I arrived at the New Army Pass trailhead right as the area started to lighten up. The sun would not be out for half-hour or so. I hit the right time to get started on this trail. This was one of those days that everything pretty much went better than planned. I really had no problems at all as you will see. The only problem I had, which turned out to not be one, was that I did not get an quality sleep the night before, but that was the only thing. As usual, since there was not enough light out at the time, and to save battery power for the peak, most of these early pictures were shot on the way down, but I arrange them in a way to show you how the trail is from trailhead to summit.
Since I had already had about two weeks of exercise hikes at high altitudes I just went flying up the trail. I felt great. The hike is a long 21+ mile hike, but a lot of it is on flat ground. There is very little uphill in the first two hours of the hike. One gains about 1000 feet to the Cottonwood Lakes, and then another 3000 feet to the top of Mt. Langley.
Somewhere along the way there is an area called Golden Trout Camp which I assume is an area that Golden Trout are sent from their parents for camp for a week during the summer. Ugh...yeah...okay...moving right along...
It is always nice to enter John Muir Wilderness. I like people, but when I think of a real wilderness there is a lot of forest features and very few people. People tend to be more friendly and respectful in these areas. Not always, but usually.
I finally crossed a bridge I recognized from the photos I have seen others take. I was really moving a long quickly. I will probably say it a few times, but I really viewed this day as my last day of vacation. I was taking in the air and trying to enjoy every moment of it. I knew when I reached the top of Mt. Langely that the moment I headed down my vacation was basically over.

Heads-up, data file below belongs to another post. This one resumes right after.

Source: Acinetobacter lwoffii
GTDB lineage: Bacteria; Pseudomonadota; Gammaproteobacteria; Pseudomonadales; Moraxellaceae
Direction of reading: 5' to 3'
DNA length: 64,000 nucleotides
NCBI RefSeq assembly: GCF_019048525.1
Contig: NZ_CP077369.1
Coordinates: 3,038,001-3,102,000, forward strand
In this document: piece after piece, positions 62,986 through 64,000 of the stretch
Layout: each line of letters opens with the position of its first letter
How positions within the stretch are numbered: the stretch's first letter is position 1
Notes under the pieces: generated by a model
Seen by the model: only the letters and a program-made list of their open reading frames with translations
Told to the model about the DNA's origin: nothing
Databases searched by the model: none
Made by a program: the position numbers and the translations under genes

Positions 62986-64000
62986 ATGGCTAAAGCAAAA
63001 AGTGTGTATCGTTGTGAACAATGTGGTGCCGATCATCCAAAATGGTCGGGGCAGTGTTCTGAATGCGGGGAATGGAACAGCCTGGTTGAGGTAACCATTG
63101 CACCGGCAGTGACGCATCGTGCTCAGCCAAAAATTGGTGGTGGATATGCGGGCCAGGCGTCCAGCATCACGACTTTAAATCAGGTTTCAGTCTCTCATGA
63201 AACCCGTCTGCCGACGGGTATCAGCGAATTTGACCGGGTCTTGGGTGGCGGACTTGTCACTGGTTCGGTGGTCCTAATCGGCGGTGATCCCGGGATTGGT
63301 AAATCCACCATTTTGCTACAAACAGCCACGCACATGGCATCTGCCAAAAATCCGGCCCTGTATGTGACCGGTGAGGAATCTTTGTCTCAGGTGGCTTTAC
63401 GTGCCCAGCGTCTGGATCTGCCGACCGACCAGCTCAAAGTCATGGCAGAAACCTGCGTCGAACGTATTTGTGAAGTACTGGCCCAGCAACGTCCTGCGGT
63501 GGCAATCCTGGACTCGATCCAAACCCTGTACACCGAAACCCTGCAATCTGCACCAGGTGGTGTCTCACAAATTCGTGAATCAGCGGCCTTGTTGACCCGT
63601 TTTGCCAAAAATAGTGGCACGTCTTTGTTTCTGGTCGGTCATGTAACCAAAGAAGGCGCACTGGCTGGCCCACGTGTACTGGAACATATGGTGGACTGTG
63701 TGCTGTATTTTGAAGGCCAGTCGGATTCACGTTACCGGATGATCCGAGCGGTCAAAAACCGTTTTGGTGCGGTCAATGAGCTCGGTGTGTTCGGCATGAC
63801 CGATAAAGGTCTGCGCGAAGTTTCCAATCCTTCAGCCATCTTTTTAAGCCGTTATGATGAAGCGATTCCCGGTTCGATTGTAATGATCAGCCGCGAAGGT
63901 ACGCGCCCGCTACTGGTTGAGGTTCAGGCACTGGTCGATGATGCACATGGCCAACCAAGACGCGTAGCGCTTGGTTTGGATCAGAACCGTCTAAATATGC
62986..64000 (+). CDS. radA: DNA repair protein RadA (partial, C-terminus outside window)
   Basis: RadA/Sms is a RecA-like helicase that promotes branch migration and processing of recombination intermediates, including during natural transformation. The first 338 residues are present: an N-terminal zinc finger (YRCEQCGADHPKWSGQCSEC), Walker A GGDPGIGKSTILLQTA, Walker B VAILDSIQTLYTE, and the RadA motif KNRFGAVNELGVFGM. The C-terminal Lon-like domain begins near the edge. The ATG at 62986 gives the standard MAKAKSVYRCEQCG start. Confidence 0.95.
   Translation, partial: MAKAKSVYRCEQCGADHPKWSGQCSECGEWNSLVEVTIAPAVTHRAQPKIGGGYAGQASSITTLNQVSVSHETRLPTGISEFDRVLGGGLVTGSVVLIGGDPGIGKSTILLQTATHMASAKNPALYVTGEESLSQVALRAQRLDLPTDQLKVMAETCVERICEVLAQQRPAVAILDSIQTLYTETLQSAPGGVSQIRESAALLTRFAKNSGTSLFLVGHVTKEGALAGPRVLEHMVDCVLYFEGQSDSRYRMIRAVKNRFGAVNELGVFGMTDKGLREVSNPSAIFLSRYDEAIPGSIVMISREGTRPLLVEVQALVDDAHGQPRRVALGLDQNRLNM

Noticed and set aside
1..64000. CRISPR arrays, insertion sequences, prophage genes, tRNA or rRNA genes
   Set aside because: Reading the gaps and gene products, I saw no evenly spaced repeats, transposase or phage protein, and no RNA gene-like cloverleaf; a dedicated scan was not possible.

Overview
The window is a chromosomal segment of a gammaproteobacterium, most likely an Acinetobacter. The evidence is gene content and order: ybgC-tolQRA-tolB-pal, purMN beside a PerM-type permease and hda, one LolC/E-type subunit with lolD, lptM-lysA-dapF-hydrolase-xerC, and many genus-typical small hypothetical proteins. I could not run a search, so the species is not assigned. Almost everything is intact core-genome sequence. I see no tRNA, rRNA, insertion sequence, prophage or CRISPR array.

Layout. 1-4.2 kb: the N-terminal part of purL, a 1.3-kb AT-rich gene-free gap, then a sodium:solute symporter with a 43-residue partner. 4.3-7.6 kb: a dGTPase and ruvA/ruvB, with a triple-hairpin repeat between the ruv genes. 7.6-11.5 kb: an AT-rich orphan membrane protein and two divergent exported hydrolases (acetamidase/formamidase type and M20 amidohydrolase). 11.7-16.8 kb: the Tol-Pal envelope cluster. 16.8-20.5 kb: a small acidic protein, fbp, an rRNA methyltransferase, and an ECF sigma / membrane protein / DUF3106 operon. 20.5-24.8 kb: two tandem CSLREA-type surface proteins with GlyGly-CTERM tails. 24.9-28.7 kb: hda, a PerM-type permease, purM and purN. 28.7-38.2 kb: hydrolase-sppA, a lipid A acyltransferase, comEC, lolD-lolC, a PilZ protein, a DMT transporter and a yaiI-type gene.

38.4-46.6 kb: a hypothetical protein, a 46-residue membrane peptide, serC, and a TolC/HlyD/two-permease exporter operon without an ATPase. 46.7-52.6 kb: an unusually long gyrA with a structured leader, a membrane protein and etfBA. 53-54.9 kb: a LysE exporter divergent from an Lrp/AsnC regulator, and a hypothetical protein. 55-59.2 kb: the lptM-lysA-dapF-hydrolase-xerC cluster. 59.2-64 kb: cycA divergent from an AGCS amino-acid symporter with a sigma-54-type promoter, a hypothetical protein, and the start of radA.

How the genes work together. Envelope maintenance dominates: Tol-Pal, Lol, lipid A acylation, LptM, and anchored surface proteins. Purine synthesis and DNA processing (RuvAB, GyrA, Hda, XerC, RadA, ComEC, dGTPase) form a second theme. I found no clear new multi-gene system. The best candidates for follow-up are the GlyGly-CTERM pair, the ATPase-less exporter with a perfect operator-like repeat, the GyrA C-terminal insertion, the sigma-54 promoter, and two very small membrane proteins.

There is a sign that splits the trail. I used my intuition (which was excellent on this day) and took a right up this short switchbacking trail.
To this point, most of what I saw was a beautiful forest area with lots of trees. I topped out and reached the above meadow. Cirque peak and Cottonwood Lake #1 are in the background above. As much as I wanted to go to that lake, I had to stay on the trail heading right of the above picture to this:
There is another lake in the above picture which should be Cottonwood Lake #2, but more importantly Mt. Langley, which is the highpoint in the picture, is shown. This was my first glimpse of where I was headed this morning. I was making really good time. No one was around at all. At the time there weren't any clouds around. It really was a great experience.
This is further on looking back. One thing I encountered on the way down were some horses. Apparently, they take a pack of people on horses to the lakes back here. The trails were filled with horse dung so I knew I might see some eventually.

In my next entry I will wrap up this part of getting to the Cottonwood Lakes area and start getting to higher elevations.

Monday, November 12, 2007

Veterans Day at the Nixon Library

(GPS: N33 53.375 W117 49.095)

I spent part of the day at the Richard Nixon Birthplace and Library today. Part of it my reason to go there was to show support for all veterans, but it helped that it was a free day at the library. I have been here a few times, but it has been a few years since I was last there.

I always like California Historical Landmarks. I try to make a point of visiting them when I can find them. Click the picture to see a bigger version to read the details:

Here is the house Richard Nixon was born. They give tours of the bottom floor, but are not allowed to give tours of the second floor due to safety and building ordinance rules.
Here is the well known helicopter American Presidents used in the 60's and 70's.
You can compare that to this picture:
It was very small inside. I was surprised. I had to duck down a bit while going thru:
A different angle:
His birthplace is also a few feet from his gravesite. Click the picture to see the lettering.
The birthplace house is in the background. The new East Room is the big structure on the right side. It is an exact replica of the East Room at the White House. The main parts of the library are behind me and to the left.
Presidential libraries are fun to go to. There are some things I like about them and there are things I do not care so much for, but I think if you have a chance to visit this one or any other president then you should.

The official Richard Nixon Library site.

The story behind the helicopter.

My next entry will be a quick follow up video to this entry.